Electron-Microscopy-Based Synaptic Connectivity in Early Postnatal Mouse Cerebellum

Published: 13-11-2019| Version 2 | DOI: 10.17632/jsjny43yzz.2
Contributor:
Alyssa Wilson

Description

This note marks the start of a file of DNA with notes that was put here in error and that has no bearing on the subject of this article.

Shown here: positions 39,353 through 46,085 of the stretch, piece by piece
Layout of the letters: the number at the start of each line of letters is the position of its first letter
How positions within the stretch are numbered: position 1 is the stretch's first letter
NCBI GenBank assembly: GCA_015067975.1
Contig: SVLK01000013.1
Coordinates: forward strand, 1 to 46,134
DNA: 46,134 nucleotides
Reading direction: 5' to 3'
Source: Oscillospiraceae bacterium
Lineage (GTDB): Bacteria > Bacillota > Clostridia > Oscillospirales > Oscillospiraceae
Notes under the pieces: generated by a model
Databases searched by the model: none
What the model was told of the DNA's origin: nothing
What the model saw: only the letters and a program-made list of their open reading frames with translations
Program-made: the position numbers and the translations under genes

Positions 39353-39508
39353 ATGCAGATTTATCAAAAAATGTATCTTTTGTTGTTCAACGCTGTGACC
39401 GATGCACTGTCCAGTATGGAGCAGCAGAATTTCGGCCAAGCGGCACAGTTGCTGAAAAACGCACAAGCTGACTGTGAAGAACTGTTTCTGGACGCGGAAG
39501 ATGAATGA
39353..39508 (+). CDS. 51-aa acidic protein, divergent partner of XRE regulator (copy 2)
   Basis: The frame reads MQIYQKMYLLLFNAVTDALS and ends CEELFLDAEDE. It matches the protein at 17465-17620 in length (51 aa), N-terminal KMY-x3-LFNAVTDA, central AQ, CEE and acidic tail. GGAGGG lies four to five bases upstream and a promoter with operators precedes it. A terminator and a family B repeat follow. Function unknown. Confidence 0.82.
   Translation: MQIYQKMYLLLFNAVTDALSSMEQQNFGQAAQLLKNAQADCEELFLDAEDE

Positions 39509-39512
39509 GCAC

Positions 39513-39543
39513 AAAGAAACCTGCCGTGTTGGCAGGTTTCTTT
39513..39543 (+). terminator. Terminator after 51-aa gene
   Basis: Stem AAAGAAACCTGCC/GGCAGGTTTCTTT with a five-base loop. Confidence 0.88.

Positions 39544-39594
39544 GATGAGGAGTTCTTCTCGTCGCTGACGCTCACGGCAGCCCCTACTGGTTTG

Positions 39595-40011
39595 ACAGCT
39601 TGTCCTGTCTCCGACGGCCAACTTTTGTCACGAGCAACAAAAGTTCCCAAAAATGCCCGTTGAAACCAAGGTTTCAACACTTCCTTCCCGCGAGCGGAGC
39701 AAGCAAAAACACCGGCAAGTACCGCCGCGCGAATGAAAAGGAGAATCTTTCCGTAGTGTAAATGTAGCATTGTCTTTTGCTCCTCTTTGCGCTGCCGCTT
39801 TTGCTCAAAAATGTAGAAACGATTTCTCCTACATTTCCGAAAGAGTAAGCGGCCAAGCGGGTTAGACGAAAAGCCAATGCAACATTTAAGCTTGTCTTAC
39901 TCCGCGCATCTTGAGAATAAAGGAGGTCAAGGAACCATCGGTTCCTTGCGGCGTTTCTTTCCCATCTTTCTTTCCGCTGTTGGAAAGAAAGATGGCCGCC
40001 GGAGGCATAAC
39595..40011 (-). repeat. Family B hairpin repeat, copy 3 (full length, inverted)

This dataset contains information about synaptic connectivity in mouse cerebellum (vermal lobule VIII) at postnatal days 3 and 7. Information was obtained by measuring annotations of two serial-section electron microscopy image volumes. These image volumes and our annotations can be visualized at http://bossdb.org/project/wilson2019. For each dataset, a spreadsheet describes the synaptic inputs to a fully reconstructed Purkinje cell. It also identifies all the synaptic targets of those axonal inputs that were classified as either mossy fibers or climbing fibers, based on morphology and connectivity. Various properties of these axons and their synapses were also characterized and are documented. This work was used to describe changes in synaptic connectivity that occur between climbing fiber axons and Purkinje cells during the first postnatal week, when there is evidence that one of the multiple climbing fiber inputs to a Purkinje cell may be becoming stronger than the others (see Kano et al. 2018 but also Scelfo and Strata 2005). We find that climbing fibers increase their synaptic strength during this time by selectivity adding synapses onto a few of their Purkinje cell targets, in a rich-get-richer fashion, while remaining connected with non-preferred Purkinje cell targets. We also find that this synapse addition does not require other climbing fiber inputs to lose synapses. We find that branches of the same climbing fiber have shared preferences for Purkinje cells in a local region. Finally, we find that the number of climbing fiber axons that innervates a local region of cerebellar cortex at this time roughly matches the number of Purkinje cells there. Thus, developmental circuit rewiring, or synapse rearrangement, between climbing fibers and Purkinje cells in the cerebellum appears to be economical, meaning that just enough axons innervate a local region in early postnatal development so that all can participate in adult connectivity there, and that no axon branched to that region in vain. A preprint manuscript detailing our results can be found on bioRxiv: https://www.biorxiv.org/content/10.1101/627299v1 Code that makes use of this information is available on the Baby Andross repository: https://github.com/amwilson149/baby-andross.

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